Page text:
postpartum%20hemorrhage
POSTPARTUM HEMORRHAGE
Treatment Guideline Chart
Postpartum hemorrhage is defined as blood loss of ≥500 mL for vaginal delivery and ≥1000 mL for cesarean delivery, after completion of the 3rd stage of labor.
It may present as either early (primary) or late (secondary or delayed) postpartum hemorrhage.
Postpartum hemorrhage may produce hemodynamic instability during the 1st 24 hours after delivery.

Postpartum%20hemorrhage Management

Management of 3rd Stage of Labor

Expectant Management

  • Best described as “hands off” approach, often termed as physiologic method
  • Placental separation without intervention
    • Either delivered spontaneously or aided by gravity
  • The cord is not clamped or cut until it has stopped pulsating
  • Change in shape of the uterine fundus

Active Management

  • Placenta and fetal membranes are delivered after uterine massage, controlled cord traction and use of uterotonic drugs
  • Clinical trials show that actively managed 3rd stage of labor has lower incidence of PPH, retained placenta and lower need for additional uterotonic drugs
  • The International Federation of Gynecology and Obstetrics (FIGO) and the International Confederation of Midwives jointly stated that active management of the 3rd stage of labor should be offered to women since it is proven to reduce the incidence of PPH, the quantity of blood loss and the use of blood transfusion
  • The World Health Organization (WHO) Reproductive Health Library and Cochrane database confirmed that active management is associated with reduced maternal blood loss, postpartum anemia and decreased need for blood transfusion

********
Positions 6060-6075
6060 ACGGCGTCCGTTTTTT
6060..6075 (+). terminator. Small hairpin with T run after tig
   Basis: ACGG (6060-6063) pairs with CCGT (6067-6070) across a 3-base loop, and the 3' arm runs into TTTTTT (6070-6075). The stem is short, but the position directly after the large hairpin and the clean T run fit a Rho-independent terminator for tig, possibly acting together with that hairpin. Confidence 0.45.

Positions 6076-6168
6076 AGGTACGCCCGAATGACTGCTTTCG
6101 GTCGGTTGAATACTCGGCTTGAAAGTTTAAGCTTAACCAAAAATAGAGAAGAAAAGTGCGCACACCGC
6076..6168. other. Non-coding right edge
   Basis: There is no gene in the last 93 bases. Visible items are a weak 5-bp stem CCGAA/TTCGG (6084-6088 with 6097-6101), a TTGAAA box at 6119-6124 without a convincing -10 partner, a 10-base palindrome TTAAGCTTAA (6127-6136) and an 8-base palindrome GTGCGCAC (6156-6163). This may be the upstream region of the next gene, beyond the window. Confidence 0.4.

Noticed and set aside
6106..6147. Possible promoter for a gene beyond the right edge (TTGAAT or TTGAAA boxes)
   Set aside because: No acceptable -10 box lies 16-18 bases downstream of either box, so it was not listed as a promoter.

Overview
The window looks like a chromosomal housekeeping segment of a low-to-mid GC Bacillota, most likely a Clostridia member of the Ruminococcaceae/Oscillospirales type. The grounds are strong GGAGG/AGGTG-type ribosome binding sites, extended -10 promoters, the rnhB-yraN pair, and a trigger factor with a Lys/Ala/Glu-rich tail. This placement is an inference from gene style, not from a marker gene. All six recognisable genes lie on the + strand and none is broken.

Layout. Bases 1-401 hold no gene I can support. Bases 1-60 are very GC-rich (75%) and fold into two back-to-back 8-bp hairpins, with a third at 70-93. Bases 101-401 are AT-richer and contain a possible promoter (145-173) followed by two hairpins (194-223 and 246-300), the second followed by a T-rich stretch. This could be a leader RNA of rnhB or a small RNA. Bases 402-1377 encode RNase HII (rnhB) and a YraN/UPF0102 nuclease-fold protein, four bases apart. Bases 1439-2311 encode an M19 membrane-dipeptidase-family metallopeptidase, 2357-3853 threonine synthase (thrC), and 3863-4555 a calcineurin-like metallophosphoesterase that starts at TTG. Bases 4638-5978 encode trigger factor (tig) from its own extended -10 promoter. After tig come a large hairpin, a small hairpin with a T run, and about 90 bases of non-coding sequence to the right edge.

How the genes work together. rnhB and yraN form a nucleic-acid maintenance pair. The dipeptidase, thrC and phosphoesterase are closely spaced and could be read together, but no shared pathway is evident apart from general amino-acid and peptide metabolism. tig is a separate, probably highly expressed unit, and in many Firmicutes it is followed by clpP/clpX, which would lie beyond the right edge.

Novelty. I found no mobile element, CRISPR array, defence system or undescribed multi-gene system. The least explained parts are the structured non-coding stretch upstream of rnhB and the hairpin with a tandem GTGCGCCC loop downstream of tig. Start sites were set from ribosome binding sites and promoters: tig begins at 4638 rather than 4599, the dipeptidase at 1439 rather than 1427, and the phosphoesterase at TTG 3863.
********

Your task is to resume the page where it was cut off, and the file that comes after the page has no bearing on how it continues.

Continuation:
• Active management of the 3rd stage of labor is practiced in many countries, but in others it may be reserved for women at high risk for PPH

Cord Clamping and Cutting

  • In active management of the 3rd stage of labor, the umbilical cord is clamped 1-3 minutes after birth and cut following delivery
  • Early cord clamping (<1 minute after birth) is not recommended unless newborn needs resuscitation
  • Prompt clamping appears to shorten the 3rd stage of labor though there is no evidence that this decreases the risk of PPH

Controlled Cord Traction

  • Done by downward, gentle pulling on the cord once the uterus has contracted while simultaneously applying pressure on the uterus by pushing on the abdomen just above the pubic bone (counter traction)
  • If the placenta fails to descend within 30-40 seconds, do not continue to pull the cord
    • Wait until the uterus is well contracted again
  • Hastens separation of the placenta from the uterus and its subsequent delivery
  • It is crucial for personnel performing traction to have consistent training and guidelines due to the potential risk of uterine inversion

Patient Observation

  • Inspection of both the placenta and the lower genital tract
    • The placenta should be inspected for completeness
    • The lower genital tract thoroughly examined for lacerations
  • Ensure continued uterine contraction by fundal palpation and rub or massage as necessary
    • Uterus should be massaged immediately then every 15 minutes thereafter, repeated as needed during the first 2 hours
    • Ensure that the uterus does not relax after massage is stopped
  • Monitor patient for any sign of excessive bleeding

Patient Monitoring

Monitor Response to Treatment

  • Sensorium
  • Vital signs
  • Urine output
    • A urine output of >30 mL/hr is an objective sign of adequate renal perfusion
  • Complete blood count (CBC), coagulation
    • Blood sample is drawn to assess hematologic and coagulation profile; may also assess electrolytes, metabolic profile and acid-base oxygenation status
  • Evaluate tissue perfusion
    • Measure serum lactate and base deficit 
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